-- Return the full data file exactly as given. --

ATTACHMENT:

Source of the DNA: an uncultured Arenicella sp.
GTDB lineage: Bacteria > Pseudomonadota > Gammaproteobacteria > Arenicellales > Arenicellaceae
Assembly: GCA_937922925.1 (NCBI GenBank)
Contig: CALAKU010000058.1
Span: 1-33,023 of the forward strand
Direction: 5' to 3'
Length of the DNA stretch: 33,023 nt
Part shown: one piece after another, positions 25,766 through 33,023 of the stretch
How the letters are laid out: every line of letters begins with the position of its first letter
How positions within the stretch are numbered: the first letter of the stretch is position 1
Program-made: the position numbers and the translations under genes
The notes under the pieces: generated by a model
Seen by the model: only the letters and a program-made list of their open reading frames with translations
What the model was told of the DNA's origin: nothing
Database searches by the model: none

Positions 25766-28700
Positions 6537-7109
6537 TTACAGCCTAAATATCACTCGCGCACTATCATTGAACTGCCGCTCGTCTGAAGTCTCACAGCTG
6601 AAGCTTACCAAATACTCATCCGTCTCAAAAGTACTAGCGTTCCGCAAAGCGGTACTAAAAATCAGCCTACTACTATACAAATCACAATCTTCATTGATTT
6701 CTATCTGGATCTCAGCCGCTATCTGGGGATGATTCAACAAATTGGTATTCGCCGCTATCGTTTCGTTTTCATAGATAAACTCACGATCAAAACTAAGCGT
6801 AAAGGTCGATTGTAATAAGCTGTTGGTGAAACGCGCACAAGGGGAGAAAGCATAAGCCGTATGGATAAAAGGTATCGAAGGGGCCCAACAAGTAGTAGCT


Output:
Source of the DNA: an uncultured Arenicella sp.
GTDB lineage: Bacteria > Pseudomonadota > Gammaproteobacteria > Arenicellales > Arenicellaceae
Assembly: GCA_937922925.1 (NCBI GenBank)
Contig: CALAKU010000058.1
Span: 1-33,023 of the forward strand
Direction: 5' to 3'
Length of the DNA stretch: 33,023 nt
Part shown: one piece after another, positions 25,766 through 33,023 of the stretch
How the letters are laid out: every line of letters begins with the position of its first letter
How positions within the stretch are numbered: the first letter of the stretch is position 1
Program-made: the position numbers and the translations under genes
The notes under the pieces: generated by a model
Seen by the model: only the letters and a program-made list of their open reading frames with translations
What the model was told of the DNA's origin: nothing
Database searches by the model: none

Positions 25766-28700
Positions 6537-7109
6537 TTACAGCCTAAATATCACTCGCGCACTATCATTGAACTGCCGCTCGTCTGAAGTCTCACAGCTG
6601 AAGCTTACCAAATACTCATCCGTCTCAAAAGTACTAGCGTTCCGCAAAGCGGTACTAAAAATCAGCCTACTACTATACAAATCACAATCTTCATTGATTT
6701 CTATCTGGATCTCAGCCGCTATCTGGGGATGATTCAACAAATTGGTATTCGCCGCTATCGTTTCGTTTTCATAGATAAACTCACGATCAAAACTAAGCGT
6801 AAAGGTCGATTGTAATAAGCTGTTGGTGAAACGCGCACAAGGGGAGAAAGCATAAGCCGTATGGATAAAAGGTATCGAAGGGGCCCAACAAGTAGTAGCT